After brawl, 38 suspended


Feb. 14, 2002, midnight | By Kang-Xing Jin | 17 years ago

Gangs part of after-school incident


Over 30 students returned to school on Jan 31 after serving suspensions for their involvement in a series of altercations that took place off of school grounds earlier that month. According to Blair administrators, the incidents involved some students believed to be associated with gangs and were among the largest-scale in recent Blair history.

"In all of my years at Blair, I had never suspended as many students for one incident," said Assistant Principal Patricia Hurley.

The largest altercation in the series occurred near Long Branch Community Center shortly after classes ended on Jan 9, according to Hurley. Principal Phillip Gainous said that students fought using sticks, pipes and bottles and that "a number of people" reported seeing a gun, although it was not used. Police were called in and broke up the fight.

The incident attracted a large crowd, according to Assistant Principal Linda Wolf. "We had reports of over 100 [people] being there, mostly Blair students," she said. Hurley emphasized that many of the people in the crowd were not involved in the fighting, but had come to watch.

Hurley said that the conflict was not between two well-established gangs, as had been initially feared by Blair administrators. However, she said that the presence of a "core group" of gang-involved students in one of the parties increased the severity of the fights.

According to Gainous, the magnitude of the incidents was surprising because gang activity at Blair has declined noticeably during the past decade. "We really haven't had gang activity associated with the school since the eighties," he said. "It's pretty scary."

Fifty-one percent of Blair students know someone in a gang, according to an informal survey of 100 students conducted on Feb 6.

Gainous said that two groups of people were involved—a group of primarily Hispanic freshmen and a group of primarily Asian upperclassmen. However, both Gainous and Wolf stressed that the fights were not racially motivated.

Instead, the conflict developed after one student's house was egged because the student made derogatory comments about another. Starting on Jan 7, a series of incidents broke out off of school grounds and steadily escalated until the Jan 9 incident.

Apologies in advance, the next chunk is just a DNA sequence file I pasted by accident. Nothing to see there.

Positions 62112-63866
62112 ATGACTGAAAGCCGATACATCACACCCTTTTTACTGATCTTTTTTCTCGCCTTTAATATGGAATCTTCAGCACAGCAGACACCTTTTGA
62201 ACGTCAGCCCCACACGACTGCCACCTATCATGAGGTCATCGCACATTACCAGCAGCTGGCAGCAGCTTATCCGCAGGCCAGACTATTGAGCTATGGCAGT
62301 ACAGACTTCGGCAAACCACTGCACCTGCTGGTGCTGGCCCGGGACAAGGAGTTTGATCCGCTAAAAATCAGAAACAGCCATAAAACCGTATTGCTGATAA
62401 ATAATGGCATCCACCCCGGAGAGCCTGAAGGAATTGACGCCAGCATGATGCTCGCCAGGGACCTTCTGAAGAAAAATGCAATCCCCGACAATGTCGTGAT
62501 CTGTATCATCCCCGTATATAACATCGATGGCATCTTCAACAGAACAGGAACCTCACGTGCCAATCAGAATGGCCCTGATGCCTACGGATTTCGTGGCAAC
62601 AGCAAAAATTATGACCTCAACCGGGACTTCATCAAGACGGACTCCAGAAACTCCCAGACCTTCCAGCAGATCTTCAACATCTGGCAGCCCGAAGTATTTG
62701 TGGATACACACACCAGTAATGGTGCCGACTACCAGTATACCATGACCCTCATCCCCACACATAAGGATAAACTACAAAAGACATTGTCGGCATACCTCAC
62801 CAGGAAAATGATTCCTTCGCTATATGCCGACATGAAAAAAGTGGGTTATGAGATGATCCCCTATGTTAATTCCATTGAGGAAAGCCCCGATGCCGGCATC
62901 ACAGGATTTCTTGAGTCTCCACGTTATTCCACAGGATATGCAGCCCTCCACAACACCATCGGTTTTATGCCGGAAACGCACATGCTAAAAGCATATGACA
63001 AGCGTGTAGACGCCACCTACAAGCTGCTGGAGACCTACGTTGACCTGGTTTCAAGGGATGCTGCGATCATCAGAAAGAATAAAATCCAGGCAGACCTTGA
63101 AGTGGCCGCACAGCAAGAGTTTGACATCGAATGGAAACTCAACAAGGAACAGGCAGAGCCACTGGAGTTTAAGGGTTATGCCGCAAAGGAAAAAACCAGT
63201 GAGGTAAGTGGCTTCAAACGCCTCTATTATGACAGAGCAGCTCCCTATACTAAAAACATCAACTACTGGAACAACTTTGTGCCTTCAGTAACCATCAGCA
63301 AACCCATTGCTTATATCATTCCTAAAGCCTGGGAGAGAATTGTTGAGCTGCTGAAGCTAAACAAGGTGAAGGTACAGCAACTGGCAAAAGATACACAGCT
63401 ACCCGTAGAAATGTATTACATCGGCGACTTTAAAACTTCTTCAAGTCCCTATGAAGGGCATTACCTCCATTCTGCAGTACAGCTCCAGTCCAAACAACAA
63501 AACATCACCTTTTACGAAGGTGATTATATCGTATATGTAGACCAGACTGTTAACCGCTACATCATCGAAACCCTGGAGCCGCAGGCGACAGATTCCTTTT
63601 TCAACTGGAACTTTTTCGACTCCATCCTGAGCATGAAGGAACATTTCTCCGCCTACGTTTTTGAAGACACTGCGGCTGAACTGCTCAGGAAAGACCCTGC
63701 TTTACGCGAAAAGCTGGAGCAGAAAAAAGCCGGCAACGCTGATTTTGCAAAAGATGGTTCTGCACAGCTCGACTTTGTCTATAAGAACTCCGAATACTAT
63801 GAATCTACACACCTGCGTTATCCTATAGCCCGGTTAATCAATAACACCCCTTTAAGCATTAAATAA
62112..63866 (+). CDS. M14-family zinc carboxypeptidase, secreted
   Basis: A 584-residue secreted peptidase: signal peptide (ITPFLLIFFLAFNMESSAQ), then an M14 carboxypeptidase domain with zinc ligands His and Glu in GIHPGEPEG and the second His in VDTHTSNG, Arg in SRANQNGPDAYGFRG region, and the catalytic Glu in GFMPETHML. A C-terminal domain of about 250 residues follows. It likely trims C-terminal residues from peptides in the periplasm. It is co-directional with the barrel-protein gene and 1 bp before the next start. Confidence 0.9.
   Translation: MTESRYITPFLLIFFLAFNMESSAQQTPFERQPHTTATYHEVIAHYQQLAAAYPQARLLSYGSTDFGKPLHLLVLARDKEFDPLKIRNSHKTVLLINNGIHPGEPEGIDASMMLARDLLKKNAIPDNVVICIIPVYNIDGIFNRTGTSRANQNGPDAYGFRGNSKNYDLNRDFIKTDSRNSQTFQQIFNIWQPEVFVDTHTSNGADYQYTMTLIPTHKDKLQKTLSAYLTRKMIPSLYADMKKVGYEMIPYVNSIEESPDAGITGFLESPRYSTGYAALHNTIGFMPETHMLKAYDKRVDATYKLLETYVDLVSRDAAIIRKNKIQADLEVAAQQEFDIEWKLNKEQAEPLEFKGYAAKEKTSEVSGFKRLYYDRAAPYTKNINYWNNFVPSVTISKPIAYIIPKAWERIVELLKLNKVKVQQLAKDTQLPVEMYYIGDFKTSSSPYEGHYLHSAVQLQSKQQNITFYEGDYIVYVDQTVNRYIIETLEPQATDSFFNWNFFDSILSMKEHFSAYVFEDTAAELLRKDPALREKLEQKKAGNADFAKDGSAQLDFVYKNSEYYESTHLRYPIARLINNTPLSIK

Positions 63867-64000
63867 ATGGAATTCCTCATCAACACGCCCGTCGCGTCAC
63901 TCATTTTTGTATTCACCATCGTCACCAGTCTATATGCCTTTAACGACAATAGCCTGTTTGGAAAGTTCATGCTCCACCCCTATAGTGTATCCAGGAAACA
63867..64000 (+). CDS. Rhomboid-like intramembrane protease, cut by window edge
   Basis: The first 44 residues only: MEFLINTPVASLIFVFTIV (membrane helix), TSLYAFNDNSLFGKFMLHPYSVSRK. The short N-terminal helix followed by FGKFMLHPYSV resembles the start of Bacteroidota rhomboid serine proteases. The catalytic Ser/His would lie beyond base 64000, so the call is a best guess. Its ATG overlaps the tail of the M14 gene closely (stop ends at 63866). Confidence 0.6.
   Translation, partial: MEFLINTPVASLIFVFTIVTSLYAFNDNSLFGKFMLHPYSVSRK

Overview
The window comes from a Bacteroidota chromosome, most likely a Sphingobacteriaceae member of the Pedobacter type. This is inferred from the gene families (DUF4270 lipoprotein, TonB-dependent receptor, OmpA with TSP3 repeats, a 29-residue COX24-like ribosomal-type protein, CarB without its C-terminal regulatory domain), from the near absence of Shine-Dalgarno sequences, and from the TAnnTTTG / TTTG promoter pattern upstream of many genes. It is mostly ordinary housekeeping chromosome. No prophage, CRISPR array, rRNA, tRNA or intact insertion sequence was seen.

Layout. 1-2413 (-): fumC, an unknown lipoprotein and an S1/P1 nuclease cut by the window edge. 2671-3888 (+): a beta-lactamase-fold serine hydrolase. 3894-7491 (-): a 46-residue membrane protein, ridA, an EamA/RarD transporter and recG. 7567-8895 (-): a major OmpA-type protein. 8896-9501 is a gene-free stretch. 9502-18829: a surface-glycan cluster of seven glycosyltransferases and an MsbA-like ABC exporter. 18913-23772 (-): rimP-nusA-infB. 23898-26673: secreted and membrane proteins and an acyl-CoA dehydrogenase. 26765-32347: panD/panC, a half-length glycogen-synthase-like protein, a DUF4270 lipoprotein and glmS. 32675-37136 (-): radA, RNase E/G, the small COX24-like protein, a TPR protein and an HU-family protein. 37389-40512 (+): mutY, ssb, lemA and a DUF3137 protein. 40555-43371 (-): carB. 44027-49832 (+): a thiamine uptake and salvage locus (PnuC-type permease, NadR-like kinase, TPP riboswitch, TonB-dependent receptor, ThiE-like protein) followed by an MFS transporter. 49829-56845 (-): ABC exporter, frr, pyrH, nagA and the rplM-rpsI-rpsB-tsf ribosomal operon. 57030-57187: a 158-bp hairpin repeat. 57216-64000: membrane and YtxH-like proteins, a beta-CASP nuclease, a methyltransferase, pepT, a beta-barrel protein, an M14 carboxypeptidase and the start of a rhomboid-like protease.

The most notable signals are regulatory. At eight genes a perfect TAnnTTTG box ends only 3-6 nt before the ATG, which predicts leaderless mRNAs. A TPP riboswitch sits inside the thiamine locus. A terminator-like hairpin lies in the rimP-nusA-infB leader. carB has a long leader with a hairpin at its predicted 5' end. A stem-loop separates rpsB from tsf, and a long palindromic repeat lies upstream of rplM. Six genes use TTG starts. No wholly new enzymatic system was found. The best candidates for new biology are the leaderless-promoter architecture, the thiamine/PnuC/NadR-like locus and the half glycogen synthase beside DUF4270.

Police are investigating some aspects of the fights, according to police officer Paul Liquorie. He declined to say if any students could be arrested.

After meeting with some of the suspended students and their parents, Gainous said he doubts such serious incidents will occur again in the near future. "My message to them was the same as it was in the eighties—if you're going to bring gang activity into the school community, I'm not going to allow that. It's just potentially too dangerous," he said. The students were threatened with expulsion if they continue their activities.

On Jan 18, Blair gave 38 students four-day suspensions, effective Jan 22, for their involvement in the incidents. "They were suspended because they were either directly involved in the fights or went with the intention of helping their friends if necessary," said Hurley. Normally, the suspensions would have been ten days, but they were shortened because they occurred over exam week, according to Wolf.

The administration chose to excuse suspended students from exams, a decision which Hurley defended. She said the administration wanted to remove the students from school in order to prevent a recurrence of violence and that having the 38 students make up their exams would not have been feasible.

The administration claimed authority to discipline the students because the students' actions, although off of school grounds, occurred during school hours. According to Gainous, school hours only end after a student arrives home from school.

Additional reporting by Liam Bowen



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Kang-Xing Jin. Kang-Xing ("Mr. K") Jin is a senior in the Blair magnet program. His first name is pronounced exactly like it is spelled--"consin," as in the last two syllables of Wisconsin, where he was born. This year, he is co-managing news editor of Chips. Besides journalism, ... More »

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